Usually, I do put my avocados in a bowl and then use a pastry cutter to reduce them to a puree. But recently, I find myself enjoying the chunky version. There really isn’t any food experience like biting through a soft succulent piece of avocado. The taste and texture are so distinctive, so delicious, that you treasure it. If your guac is destined for the inside of a taco, then maybe you do want a smooth guac. But otherwise, go with the chunks.
As with potato salad, I have tended to over onion. By finely dicing just a small amount of onion, you get the flavor you need without competing with the avocado. And I do suggest using Spanish onions so that traces of that bright purple color can contrast with the green of the avocado.
If you look at enough guac recipes, you reach this conclusion: recipes for “basic” guac do not include garlic. If you wish, using one mashed clove for 2 avocados will shift the flavor and contribute to the heat.
I gave up on tomato in guac for one good reason: if you have any leftover guac, the tomato “weeps” and gives you a pool of liquid the next day. Still, I do like a little tomato flavor and certainly the bright color it adds. So, the solution is to use a small, meaty plum tomato. Dice it finely and use only the meat, no juice. This compromise seems to work well.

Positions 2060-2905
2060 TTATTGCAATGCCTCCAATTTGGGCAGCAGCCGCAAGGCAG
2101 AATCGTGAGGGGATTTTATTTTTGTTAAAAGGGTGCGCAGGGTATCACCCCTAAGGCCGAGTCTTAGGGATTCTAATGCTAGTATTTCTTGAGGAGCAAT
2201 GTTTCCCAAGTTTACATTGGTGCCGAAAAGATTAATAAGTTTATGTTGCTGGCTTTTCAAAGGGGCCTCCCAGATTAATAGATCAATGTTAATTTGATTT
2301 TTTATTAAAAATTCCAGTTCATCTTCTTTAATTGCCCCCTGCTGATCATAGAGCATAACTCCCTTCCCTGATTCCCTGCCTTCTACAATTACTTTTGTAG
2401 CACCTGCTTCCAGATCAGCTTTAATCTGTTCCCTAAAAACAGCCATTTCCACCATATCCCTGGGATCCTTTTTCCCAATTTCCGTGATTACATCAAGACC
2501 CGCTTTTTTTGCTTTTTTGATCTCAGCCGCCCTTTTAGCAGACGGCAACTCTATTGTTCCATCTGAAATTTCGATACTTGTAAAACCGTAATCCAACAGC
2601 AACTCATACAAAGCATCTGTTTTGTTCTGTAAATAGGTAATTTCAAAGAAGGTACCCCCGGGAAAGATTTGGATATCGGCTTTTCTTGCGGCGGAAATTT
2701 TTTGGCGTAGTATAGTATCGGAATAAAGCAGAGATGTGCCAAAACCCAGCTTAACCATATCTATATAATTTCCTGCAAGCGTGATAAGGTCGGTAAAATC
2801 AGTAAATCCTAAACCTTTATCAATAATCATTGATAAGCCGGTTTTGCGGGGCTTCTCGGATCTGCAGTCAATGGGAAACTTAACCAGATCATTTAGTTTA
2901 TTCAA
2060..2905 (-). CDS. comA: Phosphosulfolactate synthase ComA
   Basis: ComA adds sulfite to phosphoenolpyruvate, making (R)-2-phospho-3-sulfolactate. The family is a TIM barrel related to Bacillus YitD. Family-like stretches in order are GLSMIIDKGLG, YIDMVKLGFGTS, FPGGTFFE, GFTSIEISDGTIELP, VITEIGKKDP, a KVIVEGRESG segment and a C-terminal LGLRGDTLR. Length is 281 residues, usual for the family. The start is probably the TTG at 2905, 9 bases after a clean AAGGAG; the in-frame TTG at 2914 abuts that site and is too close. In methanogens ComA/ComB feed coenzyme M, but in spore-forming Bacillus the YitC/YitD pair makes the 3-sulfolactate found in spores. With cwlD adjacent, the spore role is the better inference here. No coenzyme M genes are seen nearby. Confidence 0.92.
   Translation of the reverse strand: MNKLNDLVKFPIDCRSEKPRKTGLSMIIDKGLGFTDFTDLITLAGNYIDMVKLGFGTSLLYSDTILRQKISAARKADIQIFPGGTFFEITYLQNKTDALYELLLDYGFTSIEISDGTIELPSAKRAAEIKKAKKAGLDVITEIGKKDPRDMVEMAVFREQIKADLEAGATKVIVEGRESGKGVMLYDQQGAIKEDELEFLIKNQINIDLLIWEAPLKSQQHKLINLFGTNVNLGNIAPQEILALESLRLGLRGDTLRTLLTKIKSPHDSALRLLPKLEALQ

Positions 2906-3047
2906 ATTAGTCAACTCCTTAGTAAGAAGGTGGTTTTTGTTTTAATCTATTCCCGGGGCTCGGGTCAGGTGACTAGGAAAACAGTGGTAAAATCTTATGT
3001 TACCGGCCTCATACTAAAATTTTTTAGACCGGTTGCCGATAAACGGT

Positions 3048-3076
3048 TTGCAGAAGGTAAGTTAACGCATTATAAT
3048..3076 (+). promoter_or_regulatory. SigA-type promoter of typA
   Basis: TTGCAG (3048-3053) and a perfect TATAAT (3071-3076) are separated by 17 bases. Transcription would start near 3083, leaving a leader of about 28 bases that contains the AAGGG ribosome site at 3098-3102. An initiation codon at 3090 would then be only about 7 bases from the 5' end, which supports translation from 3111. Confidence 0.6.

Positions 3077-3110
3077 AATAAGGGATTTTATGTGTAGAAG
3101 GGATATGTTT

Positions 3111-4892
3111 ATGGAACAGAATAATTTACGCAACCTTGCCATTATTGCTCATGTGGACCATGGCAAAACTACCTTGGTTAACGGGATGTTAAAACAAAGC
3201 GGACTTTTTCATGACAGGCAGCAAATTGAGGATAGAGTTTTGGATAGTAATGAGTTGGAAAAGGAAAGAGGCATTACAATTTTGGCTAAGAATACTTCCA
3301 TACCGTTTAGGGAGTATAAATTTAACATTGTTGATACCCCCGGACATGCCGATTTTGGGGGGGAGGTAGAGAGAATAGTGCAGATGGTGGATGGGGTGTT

Classic recipes call for lime juice, and I’m torn here. I love the lime tang, but I often use lemon juice for a subtler guac, one where the avocado flavor has less competition.
Lastly, the heat. Again, a standard recipe will call for using 1 or 2 serrano or jalapeno chilies finely diced. That certainly is a path you can follow to classic flavor. I would never use a powder for heat, say powdered chiles or cumin. But I do enjoy the complex flavor of pickled jalapenos or, yes, hot pickles. [I’ll pass along some of these flavor options in future posts on this blog. I’ve already, in an earlier post, given a good recipe for your own pickled jalapenos.]
For this recipe, I love the Spicy O’s from Terra Verde Farms in Arizona. It’s a tall jar packed with jalapeno rings in the a form you’ve never had. You can find this product, and others, at their website: www.terraverdefarms.com. These Spicy O’s are made with cane sugar, apple juice, and vinegar. They are simultaneously hot, sweet, and sour resulting in very complex taste. Adding a couple of tablespoons or two as your heat source to your guac will produce a distinctive dish. This weekend, I got multiple requests for this recipe and the secret ingredient is the Spicy O’s. And the juice from the jar. Using that juice with the lemon juice is, I believe, a better flavor booster than pure lime juice.
Yield: 2 cups, serves 4 to 6
2 large avocadoes, halved and pitted
½ sweet onion, finely chopped
1 small plum tomato finely dices
½ cup chopped fresh cilantro [yes, you can chop the stems]
2+ tablespoons of Spicy O’s from Terra Verde Farms
1-2 tablespoons of juice from the Spicy O’s jar
1 ½ tablespoons freshly squeezed lemon juice
Using a tablespoon, scoop out the avocado pulp into a small bowl. For each avocado half, make slices lengthwise and crosswise to produce chunks about ¼” on a side.
Add the onion, tomato, cilantro, chiles, and lemon juice. Mix well and season with salt. Taste and adjust with more lemon juice, or juice from the Spicy O’s, as necessary.
Source: Brian O’Rourke